N.J.S.A. 54:3-21 provides in relevant part that "[a] taxpayer feeling aggrieved by the assessed valuation of his [, her or its] property" may, on or before April 1, appeal to the county board of taxation and, if the assessed valuation of the property exceeds $750,000, appeal directly to the Tax Court. "Taxpayer" as used in this statute has been construed to include parties other than the owner of the property. In Ewing Tp. v. Mercer Paper Tube Corp., 8 N.J. Tax. 84 (Tax 1985), the Tax Court made an extensive historical analysis of the use of the word "taxpayer" and held that a lessee, whose lease covered the entire assessed premises for the full tax year and required the lessee to pay all taxes, was a "taxpayer" having the fight of appeal within the meaning of the statute.

It can be reasonably inferred that it has been and still is the Legislature's purpose to afford the fight to appeal essentially to any person whose tax payments are adversely affected by an improper assessment and not only an owner in fee of the assessed property appealed.

[Id. at 91.]

In Village Supermarkets, Inc. v. West Orange Tp., 106 N.J. 628 (1987), the Supreme Court extended, to certain tenants of a multi-tenant shopping center, standing to prosecute an appeal with respect to the entire center. The Court described the issue of whether a particular tenant has such standing as "one of degree, depending upon the relative circumstances of the parties and their economic interests," Id. at 633, and articulated five factors to be considered in deciding such issue. Two of these factors, although phrased in terms of the landlord-tenant relationship, have applicability outside that relationship. One such factor is whether a tenant "will adequately represent the interests of the landlord and other tenants, or whether the tenant has interests adverse to either group," and the other factor is "the tenant's ability to mount and prosecute an effective appeal." Id. at 634-35.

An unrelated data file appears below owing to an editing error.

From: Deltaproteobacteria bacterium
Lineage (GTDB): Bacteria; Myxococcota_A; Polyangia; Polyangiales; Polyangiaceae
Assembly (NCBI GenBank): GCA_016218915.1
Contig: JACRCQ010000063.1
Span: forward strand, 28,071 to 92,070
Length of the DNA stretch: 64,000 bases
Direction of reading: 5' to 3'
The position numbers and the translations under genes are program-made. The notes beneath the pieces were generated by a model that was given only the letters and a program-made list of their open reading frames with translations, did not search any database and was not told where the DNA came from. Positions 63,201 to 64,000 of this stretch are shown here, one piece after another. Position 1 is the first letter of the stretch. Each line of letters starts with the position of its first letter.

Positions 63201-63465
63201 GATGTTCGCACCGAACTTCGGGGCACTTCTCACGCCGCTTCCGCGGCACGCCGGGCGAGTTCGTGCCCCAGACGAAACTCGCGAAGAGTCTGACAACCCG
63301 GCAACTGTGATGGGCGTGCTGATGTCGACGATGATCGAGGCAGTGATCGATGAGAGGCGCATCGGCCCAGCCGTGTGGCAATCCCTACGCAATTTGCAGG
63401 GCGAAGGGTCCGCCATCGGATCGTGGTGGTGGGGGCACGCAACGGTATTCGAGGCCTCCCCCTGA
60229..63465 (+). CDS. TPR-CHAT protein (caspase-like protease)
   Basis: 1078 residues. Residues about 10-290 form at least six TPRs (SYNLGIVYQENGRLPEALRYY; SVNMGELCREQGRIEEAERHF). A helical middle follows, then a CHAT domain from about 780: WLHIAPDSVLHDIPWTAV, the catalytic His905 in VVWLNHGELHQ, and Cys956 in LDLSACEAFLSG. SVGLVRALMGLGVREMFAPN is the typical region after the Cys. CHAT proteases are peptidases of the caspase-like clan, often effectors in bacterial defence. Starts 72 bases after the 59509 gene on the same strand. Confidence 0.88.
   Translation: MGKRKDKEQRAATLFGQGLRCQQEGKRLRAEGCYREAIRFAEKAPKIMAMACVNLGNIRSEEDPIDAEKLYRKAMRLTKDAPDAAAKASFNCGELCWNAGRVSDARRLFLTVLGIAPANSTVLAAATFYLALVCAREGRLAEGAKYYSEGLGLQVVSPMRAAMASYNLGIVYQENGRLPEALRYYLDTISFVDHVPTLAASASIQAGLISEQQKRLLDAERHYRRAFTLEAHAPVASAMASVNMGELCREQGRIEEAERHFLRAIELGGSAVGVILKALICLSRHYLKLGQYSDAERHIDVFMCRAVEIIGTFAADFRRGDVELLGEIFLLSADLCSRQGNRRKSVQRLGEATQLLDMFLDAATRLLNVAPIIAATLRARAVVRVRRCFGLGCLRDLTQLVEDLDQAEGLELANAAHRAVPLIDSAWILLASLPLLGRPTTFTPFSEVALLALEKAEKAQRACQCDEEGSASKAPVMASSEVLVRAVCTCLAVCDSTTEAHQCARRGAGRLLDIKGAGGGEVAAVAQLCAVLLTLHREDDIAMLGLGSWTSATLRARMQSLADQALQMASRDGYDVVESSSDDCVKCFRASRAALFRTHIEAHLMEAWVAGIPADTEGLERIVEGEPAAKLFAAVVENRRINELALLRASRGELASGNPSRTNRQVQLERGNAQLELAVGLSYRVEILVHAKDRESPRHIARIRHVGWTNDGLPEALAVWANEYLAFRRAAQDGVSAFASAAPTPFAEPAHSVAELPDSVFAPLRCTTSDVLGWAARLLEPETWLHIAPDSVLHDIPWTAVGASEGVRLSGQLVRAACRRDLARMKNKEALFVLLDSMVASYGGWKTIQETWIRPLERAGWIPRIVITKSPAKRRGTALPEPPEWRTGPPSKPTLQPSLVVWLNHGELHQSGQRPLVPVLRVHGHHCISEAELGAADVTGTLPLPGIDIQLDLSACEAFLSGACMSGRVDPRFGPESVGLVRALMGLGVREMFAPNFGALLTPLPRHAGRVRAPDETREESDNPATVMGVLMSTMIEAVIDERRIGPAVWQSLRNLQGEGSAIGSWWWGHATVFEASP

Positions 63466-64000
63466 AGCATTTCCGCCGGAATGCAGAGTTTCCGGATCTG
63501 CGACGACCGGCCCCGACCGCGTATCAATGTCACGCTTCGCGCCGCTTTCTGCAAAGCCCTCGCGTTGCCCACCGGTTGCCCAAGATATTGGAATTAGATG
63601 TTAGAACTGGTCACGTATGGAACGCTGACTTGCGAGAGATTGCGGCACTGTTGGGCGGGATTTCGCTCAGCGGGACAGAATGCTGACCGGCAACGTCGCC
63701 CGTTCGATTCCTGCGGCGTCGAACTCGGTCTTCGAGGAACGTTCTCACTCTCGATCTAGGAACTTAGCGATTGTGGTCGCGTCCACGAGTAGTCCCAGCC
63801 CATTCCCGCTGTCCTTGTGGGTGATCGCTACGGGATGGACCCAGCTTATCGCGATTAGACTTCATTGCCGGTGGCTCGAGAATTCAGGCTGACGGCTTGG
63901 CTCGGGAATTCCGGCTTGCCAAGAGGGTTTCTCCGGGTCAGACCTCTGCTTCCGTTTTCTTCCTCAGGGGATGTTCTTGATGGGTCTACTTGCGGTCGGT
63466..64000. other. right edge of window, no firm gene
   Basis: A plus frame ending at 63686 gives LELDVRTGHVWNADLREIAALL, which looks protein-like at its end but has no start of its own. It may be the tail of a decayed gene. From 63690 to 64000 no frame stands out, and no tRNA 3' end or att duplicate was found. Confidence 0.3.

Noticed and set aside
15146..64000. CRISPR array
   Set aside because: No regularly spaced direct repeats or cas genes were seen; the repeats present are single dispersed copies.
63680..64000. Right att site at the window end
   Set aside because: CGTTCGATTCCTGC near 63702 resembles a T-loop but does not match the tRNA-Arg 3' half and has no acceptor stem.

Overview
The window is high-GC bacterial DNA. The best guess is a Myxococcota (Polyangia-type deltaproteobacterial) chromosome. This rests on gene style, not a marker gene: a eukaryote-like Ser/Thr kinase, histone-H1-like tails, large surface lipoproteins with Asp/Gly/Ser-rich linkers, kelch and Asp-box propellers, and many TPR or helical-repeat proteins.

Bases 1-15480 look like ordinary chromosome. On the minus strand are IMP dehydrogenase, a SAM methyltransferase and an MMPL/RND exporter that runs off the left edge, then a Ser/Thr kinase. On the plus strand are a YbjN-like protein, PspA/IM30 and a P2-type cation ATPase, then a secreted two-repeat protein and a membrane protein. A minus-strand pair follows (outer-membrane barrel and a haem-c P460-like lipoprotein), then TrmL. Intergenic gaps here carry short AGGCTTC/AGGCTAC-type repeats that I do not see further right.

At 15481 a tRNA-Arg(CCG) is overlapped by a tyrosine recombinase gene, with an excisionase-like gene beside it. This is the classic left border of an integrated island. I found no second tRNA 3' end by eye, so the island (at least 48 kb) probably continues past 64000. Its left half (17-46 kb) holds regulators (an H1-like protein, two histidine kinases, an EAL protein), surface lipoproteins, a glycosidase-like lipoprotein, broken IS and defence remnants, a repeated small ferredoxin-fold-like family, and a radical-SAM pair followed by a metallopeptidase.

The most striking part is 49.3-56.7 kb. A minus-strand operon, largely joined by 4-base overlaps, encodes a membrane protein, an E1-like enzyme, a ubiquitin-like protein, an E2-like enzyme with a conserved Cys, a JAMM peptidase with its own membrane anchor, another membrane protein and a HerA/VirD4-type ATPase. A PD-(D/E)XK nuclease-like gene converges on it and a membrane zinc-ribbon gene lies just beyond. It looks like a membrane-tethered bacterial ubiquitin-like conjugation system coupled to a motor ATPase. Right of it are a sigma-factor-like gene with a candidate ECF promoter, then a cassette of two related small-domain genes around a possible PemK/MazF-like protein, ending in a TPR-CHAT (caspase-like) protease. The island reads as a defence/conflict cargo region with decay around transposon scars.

In Chemical Bank New Jersey. N.A. v. Absecon, 13 N.J. Tax 1 (Tax 1992), the Tax Court held that a mortgagee whose mortgage is in default, and who has paid taxes for the year under appeal (1991) *fn2, had standing to prosecute a tax appeal. Judge Rimm found that this standing derived from common law and contractual interests in the property. The common law interests included: fee simple title to the mortgaged premises subject to defeasance by the payment of the mortgage debt, with the right of possession postponed until default; the right to recover monetary damages resulting from injury to the mortgaged premises; and, under Burke v. Hoffman, 28 N.J. 467, 475 (1958), "'an interest in land,' and priorities ... governed by the rules applicable to interests in land, and not by the rules which govern interests in personalty." Chemical Bank, supra, 13 N.J. Tax at 8-9. The mortgagee's contractual interests included the following rights expressly set forth in the Chemical Bank mortgage document (and typically included in commercial mortgage documents): the right to make such payments as the mortgagee deemed advisable to protect the security of the mortgage; the right to pay taxes, assessments, water and sewer charges as well as insurance premiums; the right to repair and maintain the mortgaged premises and avoid waste; and the right, upon default, to enter into possession and rent the premises.